ArtsAutosBooksBusinessEducationEntertainmentFamilyFashionFoodGamesGenderHealthHolidaysHomeHubPagesPersonal FinancePetsPoliticsReligionSportsTechnologyTravel

How to Use Dark Space in Your Photographs

Updated on March 24, 2015
CC BY-SA 3.0
CC BY-SA 3.0 | Source

Shadow frame

CC BY-SA 2.0
CC BY-SA 2.0 | Source

Photography involves capturing the light. This is basically the cardinal rule. No light no photographs.

But taking photos is a dark location or even including dark areas in your photos does not mean that you cannot take breathtaking images. You simply need to know how to use dark spaces to your advantage.

Silhouettes is the most common form of capturing images in dark areas. Simply put you are in fact reducing your main subject into total blacks.

Noting but the shape is recognizable and most often the subject has to be in a back-light situation and this light should be rather strong so that it can overpower the camera sensors and be the main guiding factor in determining how the f-stops and most importantly the shutter speeds are calculated.

This is great when your subjects have a distinct shape and an interesting texture like the human body.

Another useful way to exploit dark areas is to use shadows. Here you should usually take picture with a strong light like during midday.

During this time of the day shadows are stronger and the shadows can be utilized to focus on the shapes that the shadows themselves delineate.

Note the amount of noise in the left frame

CC BY-SA 2.5
CC BY-SA 2.5 | Source

Using the negative space (dark areas). This is usually done during daylight times when you use an object like a GOBO to block some light from hitting the subject.

This is fact can create shadows but you get more control in how these shadows are seen and where they fall. Many photographers set up a scene by positioning a GOBO between the subject and the light source.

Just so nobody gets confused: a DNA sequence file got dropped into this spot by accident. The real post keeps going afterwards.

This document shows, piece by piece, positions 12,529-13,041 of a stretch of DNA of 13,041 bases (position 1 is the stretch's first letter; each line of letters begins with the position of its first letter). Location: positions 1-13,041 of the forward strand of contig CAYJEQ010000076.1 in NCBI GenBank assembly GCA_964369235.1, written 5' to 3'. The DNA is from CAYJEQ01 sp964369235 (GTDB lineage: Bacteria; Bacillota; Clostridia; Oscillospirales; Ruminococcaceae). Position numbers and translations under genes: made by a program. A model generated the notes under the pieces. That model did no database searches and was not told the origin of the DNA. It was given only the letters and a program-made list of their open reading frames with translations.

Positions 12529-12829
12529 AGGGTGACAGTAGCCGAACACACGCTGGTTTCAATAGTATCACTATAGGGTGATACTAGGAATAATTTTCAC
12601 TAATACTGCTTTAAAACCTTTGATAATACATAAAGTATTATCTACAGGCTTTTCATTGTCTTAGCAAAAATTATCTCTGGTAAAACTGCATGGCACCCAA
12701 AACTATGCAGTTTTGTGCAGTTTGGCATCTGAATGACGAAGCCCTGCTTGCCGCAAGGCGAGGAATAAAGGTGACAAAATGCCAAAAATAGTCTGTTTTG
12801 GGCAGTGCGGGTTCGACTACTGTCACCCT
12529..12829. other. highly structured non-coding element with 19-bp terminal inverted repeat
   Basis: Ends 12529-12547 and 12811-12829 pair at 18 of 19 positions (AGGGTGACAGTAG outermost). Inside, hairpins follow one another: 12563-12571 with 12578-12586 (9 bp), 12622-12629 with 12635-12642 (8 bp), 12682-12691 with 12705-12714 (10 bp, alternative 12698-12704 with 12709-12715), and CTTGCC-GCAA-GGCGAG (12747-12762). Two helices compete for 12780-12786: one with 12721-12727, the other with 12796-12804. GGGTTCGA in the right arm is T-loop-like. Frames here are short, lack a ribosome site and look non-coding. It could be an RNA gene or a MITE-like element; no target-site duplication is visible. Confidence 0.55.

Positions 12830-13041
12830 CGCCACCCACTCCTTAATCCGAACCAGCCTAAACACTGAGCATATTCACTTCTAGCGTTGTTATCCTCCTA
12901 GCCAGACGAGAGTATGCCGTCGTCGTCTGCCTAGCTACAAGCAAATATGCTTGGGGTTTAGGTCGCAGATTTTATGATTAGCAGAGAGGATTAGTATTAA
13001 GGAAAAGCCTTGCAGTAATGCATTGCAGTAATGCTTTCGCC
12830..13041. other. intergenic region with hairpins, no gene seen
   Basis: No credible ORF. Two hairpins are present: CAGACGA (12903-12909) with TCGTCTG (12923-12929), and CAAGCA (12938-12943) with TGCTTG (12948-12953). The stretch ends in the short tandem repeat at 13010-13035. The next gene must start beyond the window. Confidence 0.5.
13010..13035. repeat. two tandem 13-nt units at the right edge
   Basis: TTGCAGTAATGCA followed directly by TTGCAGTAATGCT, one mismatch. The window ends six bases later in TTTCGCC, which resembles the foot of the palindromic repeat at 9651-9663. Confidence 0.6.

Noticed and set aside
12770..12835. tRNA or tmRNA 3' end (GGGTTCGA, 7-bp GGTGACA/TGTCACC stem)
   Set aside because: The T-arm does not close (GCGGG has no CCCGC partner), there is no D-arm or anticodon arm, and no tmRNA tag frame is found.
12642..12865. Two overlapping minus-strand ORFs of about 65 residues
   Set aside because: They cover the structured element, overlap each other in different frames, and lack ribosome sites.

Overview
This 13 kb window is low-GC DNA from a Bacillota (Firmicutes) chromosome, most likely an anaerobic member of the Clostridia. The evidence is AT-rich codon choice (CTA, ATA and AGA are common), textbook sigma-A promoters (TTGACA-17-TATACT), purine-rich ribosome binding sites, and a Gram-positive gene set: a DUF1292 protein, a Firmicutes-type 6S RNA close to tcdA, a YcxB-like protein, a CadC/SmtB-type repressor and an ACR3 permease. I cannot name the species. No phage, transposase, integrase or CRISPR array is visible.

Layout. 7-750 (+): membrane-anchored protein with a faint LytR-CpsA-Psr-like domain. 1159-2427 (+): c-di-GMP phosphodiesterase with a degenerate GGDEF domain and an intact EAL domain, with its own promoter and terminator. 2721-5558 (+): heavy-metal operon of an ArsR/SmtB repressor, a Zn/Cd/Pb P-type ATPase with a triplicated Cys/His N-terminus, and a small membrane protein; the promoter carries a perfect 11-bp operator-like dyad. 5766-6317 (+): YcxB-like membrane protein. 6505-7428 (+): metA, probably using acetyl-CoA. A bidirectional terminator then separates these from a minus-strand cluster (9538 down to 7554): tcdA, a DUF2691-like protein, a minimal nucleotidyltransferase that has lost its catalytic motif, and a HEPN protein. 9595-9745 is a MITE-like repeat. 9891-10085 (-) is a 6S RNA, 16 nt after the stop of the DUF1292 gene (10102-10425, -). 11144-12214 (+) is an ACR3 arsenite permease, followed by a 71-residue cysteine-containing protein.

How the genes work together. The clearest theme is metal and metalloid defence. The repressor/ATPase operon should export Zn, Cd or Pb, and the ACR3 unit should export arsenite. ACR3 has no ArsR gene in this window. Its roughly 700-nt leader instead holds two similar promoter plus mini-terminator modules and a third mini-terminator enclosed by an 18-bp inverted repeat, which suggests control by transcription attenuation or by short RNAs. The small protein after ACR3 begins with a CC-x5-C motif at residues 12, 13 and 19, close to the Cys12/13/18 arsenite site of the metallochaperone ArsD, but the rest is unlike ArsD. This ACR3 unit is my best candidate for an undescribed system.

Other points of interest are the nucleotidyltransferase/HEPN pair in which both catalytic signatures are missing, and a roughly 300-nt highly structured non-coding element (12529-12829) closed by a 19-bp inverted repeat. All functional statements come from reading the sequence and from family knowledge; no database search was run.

This tends to add an air of mystery into the scene. Your subject is illuminated but yet has portions that are in the dark, leaving the viewer to guess as to what is in the shadows or dark area.

When you use a digital format, and more prevalent if using film, negative (dark) space has more "noise". This takes more time to compose as your camera needs to take two exposures. One totally black (which is usually a no exposure frame) then the camera subtracts the dark space from the main image and replaces it with this no exposure frame.

For this to work your camera need sot have this menu option in place and it is regularly called the dark-frame reduction option.

Differences in exposure

CC BY-SA 3.0
CC BY-SA 3.0 | Source

"Image noise is random (not present in the object imaged) variation of brightness or color information in images, and is usually an aspect of electronic noise. It can be produced by the sensor and circuitry of a scanner ordigital camera. Image noise can also originate in film grain and in the unavoidable shot noise of an ideal photon detector. Image noise is an undesirable by-product of image capture that adds spurious and extraneous information.